4 Coleman-Jensen, Alisha, Mark Nord, Margaret Andrews, and Steve Carlson “Household Food Security in the United States in 2010.” Economic Research Service (2011).

This report is from the Economic Research Service and details household food security in the United States during the year 2010. The report relays percentages of people that are food secure, food insecure, severely food insecure, and the poverty levels of these people. The socioeconomic profile of the households are described as well.

5 Jones, Paula, and Rajiv Bhatia “Supporting Equitable Food Systems Through Food Assistance at Farmers’ Markets.” American Journal of Public Health 101.5 (2011): 781-783.

This article explains the problem of why people on food stamps cannot obtain food stuff from local markets. The problems include lack of markets in low-income neighborhoods, markets not accepting EBT, and lack of technical and financial abilities to fix these problems. The main solution the authors of the article found to this problem was to gain funds from public and/or private foundations to allow people to use EBT at the markets.

6 Oberholser, Cheryl A., and Cynthia R. Tuttle “Assessment of Household Food Security Among Food Stamp Recipient Families in Maryland.” American Journal of Public Health 94.5 (2004): 790-795.

This article describes a study done in Maryland on the relationship between food security and sociodemographic characteristics among 245 households that include children, speak English, and receive food stamps. The results showed that many of the families also participated in other government food assistance programs such as free or reduced-price school meals, WIC, and food banks. The study showed that there is still a large gap between the support provided by food stamps and the nutritional and economic needs of the households.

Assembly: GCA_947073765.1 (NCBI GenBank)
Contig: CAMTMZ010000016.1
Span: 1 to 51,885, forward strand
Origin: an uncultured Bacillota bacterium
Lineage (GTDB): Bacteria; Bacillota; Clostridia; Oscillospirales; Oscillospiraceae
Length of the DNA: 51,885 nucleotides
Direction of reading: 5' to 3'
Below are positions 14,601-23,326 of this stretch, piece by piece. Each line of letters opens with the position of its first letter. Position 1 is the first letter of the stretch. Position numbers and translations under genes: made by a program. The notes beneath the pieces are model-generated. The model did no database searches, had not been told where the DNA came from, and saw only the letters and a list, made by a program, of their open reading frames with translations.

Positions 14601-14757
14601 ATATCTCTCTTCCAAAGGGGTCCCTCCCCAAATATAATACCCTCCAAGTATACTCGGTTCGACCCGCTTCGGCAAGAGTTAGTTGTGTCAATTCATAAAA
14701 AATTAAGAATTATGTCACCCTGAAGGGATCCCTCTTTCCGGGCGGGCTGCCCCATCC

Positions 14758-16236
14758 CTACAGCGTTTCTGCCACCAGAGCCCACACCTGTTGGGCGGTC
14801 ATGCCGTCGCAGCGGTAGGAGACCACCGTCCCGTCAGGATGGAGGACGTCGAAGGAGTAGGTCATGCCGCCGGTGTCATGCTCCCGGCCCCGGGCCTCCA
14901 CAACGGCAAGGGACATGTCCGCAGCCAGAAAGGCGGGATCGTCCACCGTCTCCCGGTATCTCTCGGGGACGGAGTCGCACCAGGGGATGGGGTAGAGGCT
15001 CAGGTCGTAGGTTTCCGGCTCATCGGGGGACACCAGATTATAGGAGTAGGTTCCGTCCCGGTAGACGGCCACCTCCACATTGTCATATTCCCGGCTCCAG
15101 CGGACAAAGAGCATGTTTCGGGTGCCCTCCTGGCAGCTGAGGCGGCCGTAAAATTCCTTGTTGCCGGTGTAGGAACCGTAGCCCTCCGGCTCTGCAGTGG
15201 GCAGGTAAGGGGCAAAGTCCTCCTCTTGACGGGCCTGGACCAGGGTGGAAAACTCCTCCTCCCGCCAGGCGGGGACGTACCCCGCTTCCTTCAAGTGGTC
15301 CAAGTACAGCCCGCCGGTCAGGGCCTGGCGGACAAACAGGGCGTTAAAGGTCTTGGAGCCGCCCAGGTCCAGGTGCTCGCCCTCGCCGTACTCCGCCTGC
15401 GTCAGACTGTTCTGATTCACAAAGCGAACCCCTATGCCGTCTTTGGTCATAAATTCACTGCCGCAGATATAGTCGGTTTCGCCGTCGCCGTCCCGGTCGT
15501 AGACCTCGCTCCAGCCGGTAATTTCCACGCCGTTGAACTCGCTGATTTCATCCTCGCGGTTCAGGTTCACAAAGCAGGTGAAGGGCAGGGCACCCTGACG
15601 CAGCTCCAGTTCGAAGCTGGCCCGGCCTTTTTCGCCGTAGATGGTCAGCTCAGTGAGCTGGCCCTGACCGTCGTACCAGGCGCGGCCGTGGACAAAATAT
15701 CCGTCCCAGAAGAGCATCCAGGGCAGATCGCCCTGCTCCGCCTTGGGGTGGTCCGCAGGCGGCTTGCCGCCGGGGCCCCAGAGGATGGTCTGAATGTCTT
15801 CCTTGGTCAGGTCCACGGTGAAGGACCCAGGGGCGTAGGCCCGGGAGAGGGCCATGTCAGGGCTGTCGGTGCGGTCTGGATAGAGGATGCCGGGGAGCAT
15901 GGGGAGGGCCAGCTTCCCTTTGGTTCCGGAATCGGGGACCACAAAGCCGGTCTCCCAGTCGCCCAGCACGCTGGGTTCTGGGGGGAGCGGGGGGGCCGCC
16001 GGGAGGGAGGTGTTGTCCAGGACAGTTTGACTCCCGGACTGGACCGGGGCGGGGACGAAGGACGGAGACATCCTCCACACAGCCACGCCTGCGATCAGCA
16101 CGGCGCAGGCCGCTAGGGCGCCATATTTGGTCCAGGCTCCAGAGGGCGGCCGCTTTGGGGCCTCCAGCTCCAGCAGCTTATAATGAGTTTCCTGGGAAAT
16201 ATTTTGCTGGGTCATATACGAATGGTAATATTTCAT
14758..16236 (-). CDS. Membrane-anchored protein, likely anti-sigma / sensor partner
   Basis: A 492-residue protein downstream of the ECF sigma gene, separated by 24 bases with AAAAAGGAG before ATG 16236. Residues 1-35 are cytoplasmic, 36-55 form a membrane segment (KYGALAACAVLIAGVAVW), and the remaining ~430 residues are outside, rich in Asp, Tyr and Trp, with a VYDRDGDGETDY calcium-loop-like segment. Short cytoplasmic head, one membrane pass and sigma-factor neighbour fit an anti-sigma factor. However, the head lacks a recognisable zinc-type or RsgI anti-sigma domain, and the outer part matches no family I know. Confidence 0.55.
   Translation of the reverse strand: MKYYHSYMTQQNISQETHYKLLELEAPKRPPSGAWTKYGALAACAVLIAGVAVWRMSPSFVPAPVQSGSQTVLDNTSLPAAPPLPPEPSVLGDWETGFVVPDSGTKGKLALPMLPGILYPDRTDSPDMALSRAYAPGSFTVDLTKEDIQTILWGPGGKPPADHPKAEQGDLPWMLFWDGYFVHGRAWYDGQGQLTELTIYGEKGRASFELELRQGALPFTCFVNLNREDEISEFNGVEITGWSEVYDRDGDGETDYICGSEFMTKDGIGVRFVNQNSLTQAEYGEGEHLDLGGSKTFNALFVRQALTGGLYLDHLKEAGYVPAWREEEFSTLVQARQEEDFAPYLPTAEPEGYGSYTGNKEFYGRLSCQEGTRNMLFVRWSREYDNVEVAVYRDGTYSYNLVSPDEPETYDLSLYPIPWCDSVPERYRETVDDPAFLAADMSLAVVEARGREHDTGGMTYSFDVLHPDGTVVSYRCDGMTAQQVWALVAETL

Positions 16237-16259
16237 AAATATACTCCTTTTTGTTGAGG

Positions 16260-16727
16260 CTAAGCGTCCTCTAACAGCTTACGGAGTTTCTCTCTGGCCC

7 Shenkin, Johnathan D. “Using the Food Stamp Program and Other Methods to Promote Healthy Diets for Low-Income Consumers.” American Journal of Public Health 100.9 (2010): 1562-1564.

This article describes what people are currently using SNAP to buy at stores (sugary and processed foods and beverages) and the detrimental health effects of consuming these foods (obesity, hypertension, diabetes, cardiovascular disease, etc.). The article also focuses on how governmental policies such as the American Recovery and Reinvestment Act are attempting to decrease the purchasing of these types of foods. The dilemma of such acts and other attempts to minimize the use of SNAP on unhealthy food is that these efforts would be met with severe opposition.

8 Sitton, Janice “Stepping up to the Food Recovery Plate.” Biocycle Mar. 2011: 44-48.

This article addresses the issue of food insecurity in the United States and how much we as a nation waste in food stuff. Less than one percent of food waste in America is reused or recycled while the other 33 million tons are placed in a landfill or incinerated. The article also describes ways people are trying to decrease food insecurity and waste by placing old but still good food in food pantries and placing food waste in composts.

9 SNAP Annual Summary. USDA, 2 Apr. 2012. Web. 7 Apr. 2012 <http://www.fns.usda.gov/pd/SNAPsummary.htm&gt;.

This summary shows the values related to SNAP in the United States from 1969 to 2012. The details include how many people in the United States receive food stamps, how much on average each person gets, and the total amount of money spent to support the food stamp program. From 1969 to 2012, the participation has increased from 2,878,000 people to 44,709,000 people and the total cost has increased from $250,500,000 to $75,674,390,000.

10 Widome, Rachel et al. “Eating When There is Not Enough to Eat: Eating Behaviors and Perceptions of Food Among Food-Insecure Youths.” American Journal of Public Health 99.5 (2009): 822-828.

This article reports on a study done between food insecure and food secure multi-ethnic adolescents in middle and high school. The study found that food insecure teens are less likely to eat healthy foods and more likely to be overweight, even though both groups of teens understand the health benefits from eating healthily. Examining the food patterns of youth could be a link to preventing our nation’s children from developing many of the diseases their parents have.